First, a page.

Halo Labs and Bill Blair did not immediately respond to requests for comment.
The sponsorship portion of the Cannabis Act does have some “grey areas,” such as whether a holding company would be subject to the sponsorship restrictions, said Ottawa-based lawyer Trina Fraser.
“In and of itself, it is not a producer or distributor of cannabis, its subsidiaries are… I think there is still some greyness around that,” she said.
However, the act says it is prohibited to use a trademark or brand name slogan that evokes or is reasonably associated with cannabis, said Toronto-based lawyer Matt Maurer.
“Even if Canopy is the parent company, using their name is a brand element because it is associated with cannabis, that’s what they do…. There’s an argument to be made on both sides.”
When reviewing regulated activities under the act, Health Canada considers each situation on a “case by case-basis,” said Legault-Thivierge.
“A range of factors including, but not limited to, the purpose of any promotion, its content, its context, and its intended audience would be assessed when enforcing the prohibitions on promotion in the Cannabis Act,” he said.
Companies in this story: (TSX:WEED)
Armina Ligaya, The Canadian Press
Note to readers: A previous version referred to Canopy Growth and Halo Labs as licensed producers
With the world’s population soaring to 10 billion people, Robert Saik explores how farmers “might” be able to feed everyone
Earth’s population will be close to 10 billion people by 2050. So consider this line from Robert Saik’s “FOOD 5.0″…
“In order to feed the world, we have to grow 10,000 years’ worth of food in the next 30 years, which means farmers worldwide must increase their food production by 60 to 70%.”
If that doesn’t wake you up… probably nothing can. How will farmers do it? Even with today’s technology this it going to take an overwhelming international effort to avoid a mass-starvation.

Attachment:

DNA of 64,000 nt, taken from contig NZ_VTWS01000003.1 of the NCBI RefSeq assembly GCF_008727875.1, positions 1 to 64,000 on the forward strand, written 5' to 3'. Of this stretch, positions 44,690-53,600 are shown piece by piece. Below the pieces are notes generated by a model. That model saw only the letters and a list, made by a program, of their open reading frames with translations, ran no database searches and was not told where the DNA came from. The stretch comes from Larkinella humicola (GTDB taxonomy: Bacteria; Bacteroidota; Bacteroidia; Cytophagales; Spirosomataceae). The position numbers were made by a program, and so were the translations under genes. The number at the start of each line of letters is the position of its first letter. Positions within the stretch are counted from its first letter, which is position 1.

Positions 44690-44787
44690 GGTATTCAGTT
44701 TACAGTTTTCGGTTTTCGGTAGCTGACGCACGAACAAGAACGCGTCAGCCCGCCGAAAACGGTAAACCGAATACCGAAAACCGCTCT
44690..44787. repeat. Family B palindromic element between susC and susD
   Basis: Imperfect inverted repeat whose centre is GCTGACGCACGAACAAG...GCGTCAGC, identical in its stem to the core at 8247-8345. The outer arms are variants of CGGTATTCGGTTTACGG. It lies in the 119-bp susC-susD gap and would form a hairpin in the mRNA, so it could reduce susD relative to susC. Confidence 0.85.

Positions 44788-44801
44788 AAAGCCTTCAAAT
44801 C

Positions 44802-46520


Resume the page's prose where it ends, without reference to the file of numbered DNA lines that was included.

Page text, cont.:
His first book, “The Agriculture Manifesto – Ten Key Drivers That Will Shape Agriculture in the Next Decade” was a 2014 Best of Amazon Books and this TEDx Talk “Will Agriculture be Allowed to Feed 9 Billion People?” has been viewed over 150,000 times.
In a time where more and more people (in the first world) are demanding to know where their food is coming from and how food is being produced, “FOOD 5.0 How We Feed The Future” should be required reading.
Robert Saik in the Author Hour Podcast:
“Food 5.0, How We Feed the Future was written for an urban audience, more so than a farming audience. My mental image of who I wrote the book for was a 33-year-old mom in a city with some kids who is working and raising her kids.”
“We live in a time now where all the technologies are smashing together–they are converging on the farm to reshape the farm in ways that urban people just simply do not understand. It is happening at a breakneck pace and farms are far more sophisticated, far more advanced than people realize.”
” you’re going to realize and learn a lot about food production and a lot about marketing.”